The Web, camera and texting in fitting room
New dressing room technology from IconNicholson features a three-way mirror that sends live images and text messages via video feeds to friends and family.
NEW YORK (CNNMoney.com) -- Consider this scenario: Mom's at home in Cincinnati while the bride-to-be is nervously trying on her wedding gown at Macy's in Manhattan. Wouldn't it be awesome to connect mother and daughter visually in real time so Mom could give her opinion on the dress instantly, and for free?
A new dressing room technology called the "Magic Mirror" from New York-based digital technology developer IconNicholson claims to do just that.
The company debuted its Magic Mirror concept last week at the National Retail Federation's industry conference in New York amid plenty of buzz.
The high-tech, three-paneled interactive mirror has two cameras located on either side.
Using a cell phone equipped with wireless technology, shoppers point the camera at the mirror and transmit their image to a Web site - yet to be determined - where family and friends can see them model different outfits.
Through the Web site, friends can vote on the outfits as well text-message their opinions to shoppers. Shoppers can text-message back using their cell phones.
Those messages then appear on the interactive mirror. Additionally, the mirror displays recommendations of other styles and accessories that shoppers can try on. By touching those options, shoppers can see close-ups of the clothes, where they're located in the store and their prices.
Surprisingly, company founder and managing director Tom Nicholson said he was taken aback by the crowds of attendees who rushed to see the system firsthand at last week's show.
"I guess if you have a good product, word spreads fast," Nicholson said at the show during an interview with CNNMoney.com.
Indeed, the company said it has already received calls about the Magic Mirror from a "long list of retailers."
Among them is high-end department store chain Bloomingdale's, owned by Federated Department Stores (Charts). In fact, during the interview with Nicholson, he was interrupted by a call on his cell phone from the CEO of Bloomingdale's, who expressed an interest in seeing how the concept worked.
Joseph Olewitz, senior vice president of client relations with IconNicholson, said the company expects to have the Magic Mirror in a major specialty retailer within the next three to six months but declined to name the merchant.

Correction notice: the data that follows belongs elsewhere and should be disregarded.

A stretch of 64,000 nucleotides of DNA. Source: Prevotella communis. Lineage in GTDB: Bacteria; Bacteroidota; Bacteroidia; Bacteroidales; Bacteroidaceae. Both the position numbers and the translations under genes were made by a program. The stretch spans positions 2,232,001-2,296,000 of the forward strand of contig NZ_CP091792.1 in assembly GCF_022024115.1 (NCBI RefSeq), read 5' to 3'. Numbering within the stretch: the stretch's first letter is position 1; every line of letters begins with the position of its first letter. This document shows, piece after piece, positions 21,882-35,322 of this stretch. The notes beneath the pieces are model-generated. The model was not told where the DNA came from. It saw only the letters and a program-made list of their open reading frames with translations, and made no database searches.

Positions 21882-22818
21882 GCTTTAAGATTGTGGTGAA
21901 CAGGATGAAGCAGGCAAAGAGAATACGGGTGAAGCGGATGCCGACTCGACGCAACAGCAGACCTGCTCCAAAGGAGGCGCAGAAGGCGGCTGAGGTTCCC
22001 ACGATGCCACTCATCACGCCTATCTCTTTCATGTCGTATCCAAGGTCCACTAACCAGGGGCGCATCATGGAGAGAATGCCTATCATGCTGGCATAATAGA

Social networking meets 'social retailing'
According to Olewitz, the interactive mirrors are only one tool in the total concept.
"The real innovation here is social retailing," Olewitz said. "We're bringing together the entire universe of networking concepts through the use of the Internet, the webcam, the webcast to enable shoppers to interact with their friends."
"In the end, the idea is that the customer is 'virtually' supported by their friends and family when they're shopping. In turn, it also gives friends the opportunity to participate in the shopping experience," he said.
The concept was originally developed with the 16- to 24-year-old consumer in mind, or the social-networking-savvy YouTube, MySpace and Facebook generation, who are constantly connected to their friends.
But it's appeal isn't limited just to the youth market.
"For example, I went to buy a sports jacket the other day. I was at the store and was desperate to show my wife the jacket before I bought it," he said. "Now wouldn't it have been great to show her coat virtually while I was at the store?"
It's up to retailers to decide whether they want to put the Magic Mirror in a public or private area of the store, Olewitz said. He did clarify, however, that customers who use it wouldn't actually change their clothes in front of the mirror.
"You would change into the clothes in a separate room and only come in front of the mirror when you're ready to transmit the image," he said.
Also, once the Web site is established, it will be password-protected, he said. "The shopper decides who they want to invite to view their session by either sending them an email, text message or IM and the receivers are the only ones who will get access to the password and see the images," Olewitz said.
How much does the system cost? Olewitz wouldn't disclose a number, saying only that it would depend on their clients' specifications and customer needs.
At least one retail industry expert, while applauding the innovation, said she saw some issues with the system from the consumer's perspective.
"There could be some logistical complications for retailers who want this in their stores," said Candace Corlett, with WSL Strategic Retail, a New York-based retail consultancy.
"Think about the categories where shoppers want their friends' opinions. It's typically for bathing suits, jeans and evening dresses," Corlett said. "The lines in the dressing rooms in those areas of the store are already very long. Something like this could tie up the lines even more and retailers have to make additional space for it."
Moreover, it depends on how accurate the visual is, she said. "When you're talking about the fit of jeans or the sweep of a prom dress, you want the most precise visual possible."
"Having said that, is there an audience for the Magic Mirror? Absolutely," Corlett remarked.
Kiss that cheap flat-panel TV bye-bye